Back in 2019, the GSMA set an ambition on behalf of the mobile industry: to be net zero by 2050. This was a bold step pre-dating any G7 economy commitment to net zero. This ambitious goal aimed to harness the momentum of progressive mobile network operators worldwide, laying the foundations for a sustainable future.
A Global Stocktake
This year all countries will come together at COP28 for a global stocktake on progress towards their nationally determined contributions – the public carbon reduction targets they have set. But what is the global stocktake of the mobile industry? How are we doing against our net zero ambition?
Since 2020, the GSMA has published an annual assessment to try and answer these questions in the ‘Mobile Net Zero’ report. The latest edition was published in March and has the most data analysis to date including, for the first time, regional data cuts. Let’s look behind the headlines.
A Wave of Commitments
The number of mobile network operators aligning themselves with the trajectory to be net zero by 2050 has seen a significant jump. With 62 operators onboard in 2023 (up from 50 in 2022), this now accounts for an impressive 63% of global mobile network industry revenue and 49% by connections. The industry is rallying together for change.
Revenue vs Connections: understanding impact
Why does the GSMA report both revenue and connections? Revenue comparisons enable us to gauge our progress against other sectors, as detailed in this Race to Zero report. On the other hand, focusing on connections aligns closely with the industry’s carbon emissions. Approximately 50% of connections should equate to around 50% of the industry’s carbon footprint.
A Significant Step Forward
While these company targets may not yet cover the entire industry, they represent a significant step forward for several reasons. Firstly, these high-profile public commitments are entirely voluntary and reported annually – showcasing the dedication of mobile network operators.
Secondly, they are worthy of praise because the targets are challenging. Customer demand for data means traffic across networks is increasing each year. And at the same time, operators are being asked to reduce their electricity use – effectively to move more data using less electricity. And increasingly that electricity needs to be green, despite it not being possible to purchase renewable electricity in many countries.
The third reason these targets are noteworthy is because they cover more than just the company’s direct emissions, they cover indirect emissions from their supply chains as well. This means these companies have committed to targets for emission sources over which they have no control.
So, it is reasonable to say there has been good progress on target-setting, but what about progress towards them? Are emissions coming down? Whilst the GSMA is collecting information from our members, we have found this surprisingly difficult to measure because it means measuring both direct and indirect emissions.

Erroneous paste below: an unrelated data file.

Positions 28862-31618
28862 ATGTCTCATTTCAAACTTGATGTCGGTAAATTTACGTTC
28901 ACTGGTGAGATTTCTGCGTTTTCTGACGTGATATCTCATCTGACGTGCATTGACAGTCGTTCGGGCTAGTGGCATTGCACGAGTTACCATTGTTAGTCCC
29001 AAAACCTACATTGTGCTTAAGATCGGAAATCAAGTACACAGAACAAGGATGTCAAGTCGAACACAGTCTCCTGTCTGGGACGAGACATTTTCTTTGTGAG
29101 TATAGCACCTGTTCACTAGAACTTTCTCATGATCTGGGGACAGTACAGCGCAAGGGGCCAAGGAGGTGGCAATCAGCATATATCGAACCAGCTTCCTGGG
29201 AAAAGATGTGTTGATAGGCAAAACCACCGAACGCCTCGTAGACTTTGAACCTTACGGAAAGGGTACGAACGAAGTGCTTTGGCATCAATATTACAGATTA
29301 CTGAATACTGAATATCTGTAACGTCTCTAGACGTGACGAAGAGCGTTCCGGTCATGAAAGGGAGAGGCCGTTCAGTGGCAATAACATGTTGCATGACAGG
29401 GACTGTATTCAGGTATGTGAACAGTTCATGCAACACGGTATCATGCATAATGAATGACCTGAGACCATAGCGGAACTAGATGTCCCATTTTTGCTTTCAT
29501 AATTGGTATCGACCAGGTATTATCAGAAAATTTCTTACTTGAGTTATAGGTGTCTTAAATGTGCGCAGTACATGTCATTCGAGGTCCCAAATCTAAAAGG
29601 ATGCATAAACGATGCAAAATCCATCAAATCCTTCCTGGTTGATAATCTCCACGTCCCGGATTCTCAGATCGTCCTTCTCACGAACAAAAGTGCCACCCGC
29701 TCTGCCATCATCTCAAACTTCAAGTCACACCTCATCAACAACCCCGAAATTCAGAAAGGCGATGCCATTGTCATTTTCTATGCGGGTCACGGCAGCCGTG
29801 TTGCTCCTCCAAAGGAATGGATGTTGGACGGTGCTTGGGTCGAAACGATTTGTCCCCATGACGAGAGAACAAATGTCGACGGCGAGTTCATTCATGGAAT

Direct emissions are from electricity use in networks and buildings, and fuel use in fleets and generators for network power. This is reasonably straightforward to collect data on and many operators report on this each year. There are some challenges around the boundaries of what to include (e.g. how to include an outsourced masts business) and the accuracy of data collection. Still, these are generally easy problems to address.
Encouraging Signs: Renewables on the rise
Analysing data on direct emissions reveals encouraging initial indications. The percentage of directly purchased renewable electricity rose from an average of 14% in 2020 to 18% in 2021 and a promising 24% in 2022. Notably, this figure excludes renewable electricity already present in a country’s grid mix, and it’s worth highlighting that in Europe the number reached over 80% last year. However, the industry must accelerate these positive changes to meet the ambitious 2030 Breakthrough target of 70% renewable electricity globally.
While renewable electricity adoption is pressing ahead, we must remain vigilant as overall electricity usage continues to rise, albeit slowly. This can be attributed to network coverage expansion, the rollout of 5G technology, the delayed retirement of older networks, and the mushrooming demand for data. Balancing growth and energy efficiency is crucial to achieving net zero.
Indirect Emissions: The elusive challenge
Focusing on the indirect emissions of mobile networks, these are much more difficult to measure because they include all value chain emissions: both supply chain emissions and those resulting from customers using connected products and services. To help our members measure these more easily and consistently, the GSMA partnered with the ITU (International Telecommunication Union) and GeSI (Global Enabling Sustainability Initiative) to create guidance for each of the 15 Scope 3 Categories, which will be published in June.
The guidance will help measurement in the years to come, and so help identify which areas of emissions should be a focus. Early indications are that there will need to be action with a broad range of suppliers. A significant chunk of emissions arise from the purchase of mobile devices and network equipment, so it is in the interest of network operators to work with those vendors to help drive down emissions.
In the forthcoming edition of the Mobile Net Zero report, slated for early 2024, the GSMA is planning a deeper analysis of Scope 1, 2, and 3 data to provide more comprehensive insights into our progress. In the meantime, enhanced data sharing on emissions among operators, suppliers, and customers will boost accuracy and propel us closer to achieving net zero. Together, let’s continue the journey towards a more sustainable future!